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I would like to open this new thread in the legal section to discuss the serious issue of selling domain names which contains trademarks. I'm not talking about the whole debate about some companies who are trying to trademark generics, but I'm talking here about tradenames, brands.

I've noticed that there's a lot of people who have registered and are still registering domains that contain Google, AOL, eBay, Yahoo, Microsoft, etc. You can just take a look in the appraisals section or through the expired domains to see what I mean.

We've started this debate in the thread appraising the domain GoogleMethods(.)com and I would like to move this debate here in order to get more specific legal advice on this matter.

I personally think that selling a domain containing a trademark/brand (especially from big corporations such as Google) is considered as selling illegally a trademark which you don't own and can result in a big lawsuit and huge fines.

However, hogan99 has a different point of view on that matter and wrote the following about selling domains containing a trademark like Google :.

"I don't think anyone has anything to lose unless they actually develop something that is libelous or tangibly harms the corporation ... they only can lose anything they $ made and the few dollars spent on registering the name.".

Could someone with some legal expertise please clarify this ?

Thanks in advance...

Comments (14)

If you register a site that has a trademarked term in it, and you sell that site solely on the fact of the said trademarked term, you are looking at some serious trouble, as technically you are profiting from a trademarked name...

Comment #1

I have no legal expertise, nor do I give legal advice here.....

Just let me give you an example...put yourself in the own a company, you worked hard to establish your business...established a brand(it doesn't matter that your company rakes in billions on a yearly basis).

And then someone reggs a domain with your businessname in it because you havent thought of that name combination nor do you have time to regg thousands of domains with your name in...

Would you like the fact that someone else is making money with your name??.

That's where the TM businees comes into the game....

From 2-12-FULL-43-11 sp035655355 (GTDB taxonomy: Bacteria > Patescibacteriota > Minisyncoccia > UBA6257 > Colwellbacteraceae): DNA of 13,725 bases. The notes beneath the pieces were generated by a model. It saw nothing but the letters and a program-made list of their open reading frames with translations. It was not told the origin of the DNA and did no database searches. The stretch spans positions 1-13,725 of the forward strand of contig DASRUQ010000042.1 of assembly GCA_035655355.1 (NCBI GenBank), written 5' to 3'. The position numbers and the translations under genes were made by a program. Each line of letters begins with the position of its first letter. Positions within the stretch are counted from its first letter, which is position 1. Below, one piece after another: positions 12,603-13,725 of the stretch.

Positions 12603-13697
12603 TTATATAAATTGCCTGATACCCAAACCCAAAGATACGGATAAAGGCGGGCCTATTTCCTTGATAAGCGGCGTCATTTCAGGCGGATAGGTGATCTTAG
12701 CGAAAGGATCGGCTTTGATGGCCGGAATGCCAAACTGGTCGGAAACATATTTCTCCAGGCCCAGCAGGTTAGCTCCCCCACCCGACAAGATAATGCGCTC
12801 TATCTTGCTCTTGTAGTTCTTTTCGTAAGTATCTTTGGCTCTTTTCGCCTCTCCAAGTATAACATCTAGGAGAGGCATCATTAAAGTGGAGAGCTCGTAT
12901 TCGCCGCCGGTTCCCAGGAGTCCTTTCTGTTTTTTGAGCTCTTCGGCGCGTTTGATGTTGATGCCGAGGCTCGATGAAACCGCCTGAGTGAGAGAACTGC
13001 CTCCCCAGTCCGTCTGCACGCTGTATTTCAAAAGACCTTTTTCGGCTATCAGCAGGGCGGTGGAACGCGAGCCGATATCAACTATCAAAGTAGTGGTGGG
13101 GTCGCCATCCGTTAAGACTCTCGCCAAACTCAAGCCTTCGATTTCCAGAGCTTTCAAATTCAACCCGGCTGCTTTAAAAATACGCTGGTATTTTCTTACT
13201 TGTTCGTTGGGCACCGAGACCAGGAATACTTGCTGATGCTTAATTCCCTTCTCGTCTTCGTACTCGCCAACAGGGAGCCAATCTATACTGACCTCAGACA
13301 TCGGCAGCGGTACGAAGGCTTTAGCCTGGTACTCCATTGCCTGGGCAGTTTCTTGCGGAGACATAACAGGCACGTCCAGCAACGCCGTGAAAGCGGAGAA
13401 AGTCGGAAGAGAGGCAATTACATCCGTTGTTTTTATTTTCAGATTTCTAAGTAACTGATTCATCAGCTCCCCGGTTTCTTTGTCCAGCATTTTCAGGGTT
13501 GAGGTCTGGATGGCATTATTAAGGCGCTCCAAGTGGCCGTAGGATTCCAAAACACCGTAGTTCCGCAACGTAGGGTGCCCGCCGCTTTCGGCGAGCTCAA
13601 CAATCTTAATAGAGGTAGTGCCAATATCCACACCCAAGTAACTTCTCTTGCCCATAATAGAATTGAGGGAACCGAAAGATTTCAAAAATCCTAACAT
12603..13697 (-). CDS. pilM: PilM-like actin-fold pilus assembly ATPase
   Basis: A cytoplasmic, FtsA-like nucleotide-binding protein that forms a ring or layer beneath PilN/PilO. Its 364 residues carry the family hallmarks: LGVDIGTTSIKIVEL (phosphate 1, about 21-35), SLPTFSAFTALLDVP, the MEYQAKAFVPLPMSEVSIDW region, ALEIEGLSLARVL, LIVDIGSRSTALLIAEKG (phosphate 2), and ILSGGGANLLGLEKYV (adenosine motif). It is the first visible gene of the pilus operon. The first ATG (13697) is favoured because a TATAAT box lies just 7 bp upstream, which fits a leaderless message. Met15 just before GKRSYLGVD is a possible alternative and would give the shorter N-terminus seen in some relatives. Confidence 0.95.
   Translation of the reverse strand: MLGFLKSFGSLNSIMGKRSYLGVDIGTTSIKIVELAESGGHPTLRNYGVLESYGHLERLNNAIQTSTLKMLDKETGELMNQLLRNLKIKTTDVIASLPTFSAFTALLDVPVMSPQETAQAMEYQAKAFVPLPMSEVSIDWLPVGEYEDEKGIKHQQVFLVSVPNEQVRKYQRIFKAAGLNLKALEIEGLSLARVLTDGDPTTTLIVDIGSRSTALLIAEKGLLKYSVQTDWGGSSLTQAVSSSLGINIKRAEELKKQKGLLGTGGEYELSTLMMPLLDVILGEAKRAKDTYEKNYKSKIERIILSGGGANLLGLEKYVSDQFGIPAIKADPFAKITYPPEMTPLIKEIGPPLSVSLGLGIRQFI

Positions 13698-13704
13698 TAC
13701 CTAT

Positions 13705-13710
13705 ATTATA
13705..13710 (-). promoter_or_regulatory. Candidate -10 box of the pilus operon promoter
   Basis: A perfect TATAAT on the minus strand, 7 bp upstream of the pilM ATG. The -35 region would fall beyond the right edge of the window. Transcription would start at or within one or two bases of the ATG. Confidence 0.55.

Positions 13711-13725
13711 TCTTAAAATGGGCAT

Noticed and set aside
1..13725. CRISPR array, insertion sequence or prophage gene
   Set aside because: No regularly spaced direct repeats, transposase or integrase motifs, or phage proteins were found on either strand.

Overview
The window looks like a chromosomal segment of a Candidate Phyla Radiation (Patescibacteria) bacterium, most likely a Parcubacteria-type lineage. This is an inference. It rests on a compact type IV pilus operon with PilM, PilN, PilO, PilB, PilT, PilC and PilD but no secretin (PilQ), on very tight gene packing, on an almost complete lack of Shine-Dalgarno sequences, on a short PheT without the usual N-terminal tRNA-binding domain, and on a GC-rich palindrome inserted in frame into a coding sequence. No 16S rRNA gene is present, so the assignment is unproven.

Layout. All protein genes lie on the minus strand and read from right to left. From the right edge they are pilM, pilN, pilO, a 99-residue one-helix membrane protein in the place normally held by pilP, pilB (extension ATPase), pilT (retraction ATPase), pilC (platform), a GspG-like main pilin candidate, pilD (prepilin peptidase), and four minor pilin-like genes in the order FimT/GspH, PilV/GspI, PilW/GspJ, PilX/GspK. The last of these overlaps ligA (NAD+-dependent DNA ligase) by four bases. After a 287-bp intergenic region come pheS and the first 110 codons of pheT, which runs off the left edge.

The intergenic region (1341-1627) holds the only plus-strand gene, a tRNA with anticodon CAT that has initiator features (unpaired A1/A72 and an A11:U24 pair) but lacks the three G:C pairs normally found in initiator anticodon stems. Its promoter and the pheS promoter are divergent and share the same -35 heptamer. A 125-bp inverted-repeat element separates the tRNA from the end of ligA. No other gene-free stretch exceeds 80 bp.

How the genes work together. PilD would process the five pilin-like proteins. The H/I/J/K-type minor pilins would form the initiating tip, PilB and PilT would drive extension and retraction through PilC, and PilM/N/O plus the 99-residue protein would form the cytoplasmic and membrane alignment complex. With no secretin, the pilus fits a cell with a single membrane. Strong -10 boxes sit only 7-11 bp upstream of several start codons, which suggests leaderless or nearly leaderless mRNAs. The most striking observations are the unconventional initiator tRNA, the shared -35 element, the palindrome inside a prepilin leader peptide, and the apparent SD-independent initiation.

Comment #2


If I disagree completely with generics being trademarked (cf. the whole Snowe Bill debate), I understand and agree completely with the need of protecting trademarks and tradenames.

I understand that companies and corporations defend themselves and sue in order to protect their trademarks, even though they can sometimes be very aggressive about it.

The whole point of this thread and what I was trying to explain in the appraisal section is different.

I was just trying to explain to some members that it's NOT ok to try and make a few bucks by selling domains like google*****.com or yahoo*****.com.

I think that this can lead to very costly lawsuits and hefty fines that some domainers don't seem to fully understand. It's just about trying to raise awareness.

That's why I was looking for someone with legal expertise who can give some precise analysis on this topic...

Comment #3

I agree 100% with you and my answer was not directed at you, I rather would like to educate new members, you do :-).

(because they hopefully will read this here).



Comment #4

It's not okay.

At this point in time, if they do not understand that it's not okay, then I don't see how you are going to convince them of that, or why you feel the need to...

Comment #5

JB, you are right but we (as seasoned NP 'er) know the game...but for a newbie it's sometimes hard to understand or imagine what we are talking about...for that, there is not a rule like"they have to understand it when we say it once", we have to tell everybody new to the game over and over's our duty :-).

(if they don't get it they have to hire you!!).



Comment #6

Again .. will qualify this by saying that I have absolutely NO legal experience with any of this.